Have a Meaningful Conversation – Fixed Cost

So why do prospects get offended, or taken aback, when I tell them you charge for estimates?

Did they expect me to work for free?

Do they work for free at their jobs?  I doubt it.

The more meaningful conversations about the fact is that “an estimate” is really just a guess and may not have any relevance to the true cost of what you would actually want to buy. And, as a result, I’m willing to meet with you, discuss the project, and scour through your plans and specifications, so I could give you a fixed price in place of the “estimate”.

Start Small

So here’s a challenge…. Do what I did and start small. Tell prospective clients that you charge  $150/$300 depending on the size of the project –for a 1 hour consultation. Use the word consultation because it sounds way better than the word estimate. People are also accustomed to paying for consults.

After all you are consulting with them and may even be giving them design ideas or telling them what wall is a bearing wall, etc.

Note – Some guys I know charge 3% on large jobs. You figure out what makes sense for you.

Tell the client that that fee also includes your written [fixed price] proposal. Also tell them that if they hire you – you will credit that fee toward the job. If they agree – you need to turn around a written proposal quickly and professionally.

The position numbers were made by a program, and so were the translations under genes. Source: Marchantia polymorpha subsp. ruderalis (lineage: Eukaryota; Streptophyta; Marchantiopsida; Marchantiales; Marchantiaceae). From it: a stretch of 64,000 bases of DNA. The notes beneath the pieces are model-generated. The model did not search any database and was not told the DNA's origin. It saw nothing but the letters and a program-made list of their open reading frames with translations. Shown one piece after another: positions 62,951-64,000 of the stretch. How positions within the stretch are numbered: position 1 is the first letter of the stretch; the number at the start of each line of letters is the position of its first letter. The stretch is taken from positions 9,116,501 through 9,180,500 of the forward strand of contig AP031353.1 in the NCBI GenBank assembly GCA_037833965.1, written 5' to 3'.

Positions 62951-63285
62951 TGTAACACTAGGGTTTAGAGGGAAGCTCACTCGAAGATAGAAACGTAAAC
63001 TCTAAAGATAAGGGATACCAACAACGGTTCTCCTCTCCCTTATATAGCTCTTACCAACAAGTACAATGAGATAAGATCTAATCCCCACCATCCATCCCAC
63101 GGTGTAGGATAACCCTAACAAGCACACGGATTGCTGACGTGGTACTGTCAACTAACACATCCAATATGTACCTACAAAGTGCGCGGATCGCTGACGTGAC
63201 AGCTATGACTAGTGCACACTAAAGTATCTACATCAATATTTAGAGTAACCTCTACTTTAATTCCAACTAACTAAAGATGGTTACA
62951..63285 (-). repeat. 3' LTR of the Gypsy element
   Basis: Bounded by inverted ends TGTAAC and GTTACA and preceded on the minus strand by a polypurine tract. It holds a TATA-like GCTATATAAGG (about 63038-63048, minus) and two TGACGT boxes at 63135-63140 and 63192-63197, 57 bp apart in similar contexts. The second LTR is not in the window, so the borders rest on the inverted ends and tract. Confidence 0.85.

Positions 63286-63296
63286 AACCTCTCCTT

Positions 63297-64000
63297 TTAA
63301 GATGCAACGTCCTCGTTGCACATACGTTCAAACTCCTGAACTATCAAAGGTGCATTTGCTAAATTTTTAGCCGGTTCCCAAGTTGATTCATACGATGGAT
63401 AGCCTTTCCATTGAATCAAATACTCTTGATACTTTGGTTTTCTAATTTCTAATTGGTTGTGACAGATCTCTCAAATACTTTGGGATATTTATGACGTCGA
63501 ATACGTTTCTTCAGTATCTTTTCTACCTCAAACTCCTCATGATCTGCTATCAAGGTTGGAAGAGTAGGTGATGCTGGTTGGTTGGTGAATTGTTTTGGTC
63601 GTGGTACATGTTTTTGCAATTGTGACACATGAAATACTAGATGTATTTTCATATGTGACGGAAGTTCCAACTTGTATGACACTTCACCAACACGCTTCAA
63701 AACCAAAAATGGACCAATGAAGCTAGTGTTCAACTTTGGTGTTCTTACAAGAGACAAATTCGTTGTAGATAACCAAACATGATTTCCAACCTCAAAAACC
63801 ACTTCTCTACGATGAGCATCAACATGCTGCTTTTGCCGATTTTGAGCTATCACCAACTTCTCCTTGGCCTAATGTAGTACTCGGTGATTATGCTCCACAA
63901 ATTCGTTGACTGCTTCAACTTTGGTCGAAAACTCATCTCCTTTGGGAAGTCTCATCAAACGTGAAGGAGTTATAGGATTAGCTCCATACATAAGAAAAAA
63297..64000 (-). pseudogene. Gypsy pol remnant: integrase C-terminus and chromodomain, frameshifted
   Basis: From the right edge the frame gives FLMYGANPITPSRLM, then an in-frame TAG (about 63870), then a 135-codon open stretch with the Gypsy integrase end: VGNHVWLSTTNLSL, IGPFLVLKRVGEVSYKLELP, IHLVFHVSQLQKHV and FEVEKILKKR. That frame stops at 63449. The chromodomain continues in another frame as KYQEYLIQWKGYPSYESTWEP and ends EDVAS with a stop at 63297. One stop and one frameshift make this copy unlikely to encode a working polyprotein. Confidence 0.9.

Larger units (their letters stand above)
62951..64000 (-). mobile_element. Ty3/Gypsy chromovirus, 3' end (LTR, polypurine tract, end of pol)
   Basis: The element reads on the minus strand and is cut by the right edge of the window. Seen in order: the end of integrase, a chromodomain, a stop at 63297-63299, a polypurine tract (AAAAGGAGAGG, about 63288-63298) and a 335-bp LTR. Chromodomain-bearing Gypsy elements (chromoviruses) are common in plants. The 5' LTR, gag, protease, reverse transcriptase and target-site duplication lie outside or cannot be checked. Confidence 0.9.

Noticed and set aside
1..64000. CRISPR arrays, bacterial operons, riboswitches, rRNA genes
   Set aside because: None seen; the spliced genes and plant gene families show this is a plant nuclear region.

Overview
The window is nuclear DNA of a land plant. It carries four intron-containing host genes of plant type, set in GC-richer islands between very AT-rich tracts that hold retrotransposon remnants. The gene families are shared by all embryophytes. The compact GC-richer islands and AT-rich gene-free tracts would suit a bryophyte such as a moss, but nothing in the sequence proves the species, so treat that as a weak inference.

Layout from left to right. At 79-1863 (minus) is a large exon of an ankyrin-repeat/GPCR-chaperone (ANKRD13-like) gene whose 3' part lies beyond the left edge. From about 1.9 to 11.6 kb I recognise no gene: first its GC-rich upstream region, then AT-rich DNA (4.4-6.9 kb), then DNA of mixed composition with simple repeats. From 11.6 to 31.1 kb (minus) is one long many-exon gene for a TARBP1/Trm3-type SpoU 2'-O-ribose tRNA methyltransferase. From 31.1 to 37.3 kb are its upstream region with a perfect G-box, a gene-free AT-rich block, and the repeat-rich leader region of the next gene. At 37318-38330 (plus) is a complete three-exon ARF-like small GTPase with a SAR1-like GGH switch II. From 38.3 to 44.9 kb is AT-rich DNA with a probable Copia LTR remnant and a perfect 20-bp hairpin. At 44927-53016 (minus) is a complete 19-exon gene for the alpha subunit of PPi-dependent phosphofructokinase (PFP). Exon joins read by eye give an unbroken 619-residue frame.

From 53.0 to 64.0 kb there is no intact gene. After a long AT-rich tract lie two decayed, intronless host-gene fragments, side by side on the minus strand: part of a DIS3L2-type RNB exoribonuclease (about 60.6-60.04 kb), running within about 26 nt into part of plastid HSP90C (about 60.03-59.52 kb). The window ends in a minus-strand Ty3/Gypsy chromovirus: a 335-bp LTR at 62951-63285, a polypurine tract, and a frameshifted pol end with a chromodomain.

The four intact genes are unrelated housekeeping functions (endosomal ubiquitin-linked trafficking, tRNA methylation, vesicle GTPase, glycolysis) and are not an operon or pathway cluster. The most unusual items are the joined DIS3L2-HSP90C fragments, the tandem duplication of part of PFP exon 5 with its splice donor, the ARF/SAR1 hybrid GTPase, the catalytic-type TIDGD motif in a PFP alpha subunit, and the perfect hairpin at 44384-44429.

I did It – How’d It Go?

I initially thought that I would lose business, I didn’t! I stayed the same – and I had more time to myself, and I got rid of ALL the TIRE KICKERS that wasted a ton of my time.

Try it for one month and see what happens. You may be surprised and never go back to FREE estimates again.

Charging For Estimates

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About the author

Robert Robillard

Carpenter / Remodeler / Editor

Rob Robillard is “The Concord Carpenter” Rob is a builder, general contractor, carpenter, woodworker, and editor of Concord Carpenter and ToolBoxBuzz As a General Contractor and carpenter, Rob owns and operates Concord Carpenter LLC. A full-service remodeling and construction company. Rob is a recognized leader in home building best practices and a source for how-to information for building professionals. On this website, Rob covers all aspects of home construction, building science, home improvement, woodworking, remodeling, and some of the best product and tool reviews. Rob is in charge of our Tool and Product Review series - Concord Carpenter Videos where we post all of our tool reviews and video tutorials. Rob approaches remodeling and building construction with a pragmatic and problem-solving approach. He enjoys using his knowledge and experience to help and educate building professionals as well as DIYers on best practices in the construction and remodeling industry. He's a strong advocate for "raising the bar" in the construction trades and promoting the trades to youth. #BeAMentor #Green2Great Craftsmanship, quality, and pride guide his journey on this channel The Concord Carpenter's motto: "Well done is better than well said!" : Read more about Rob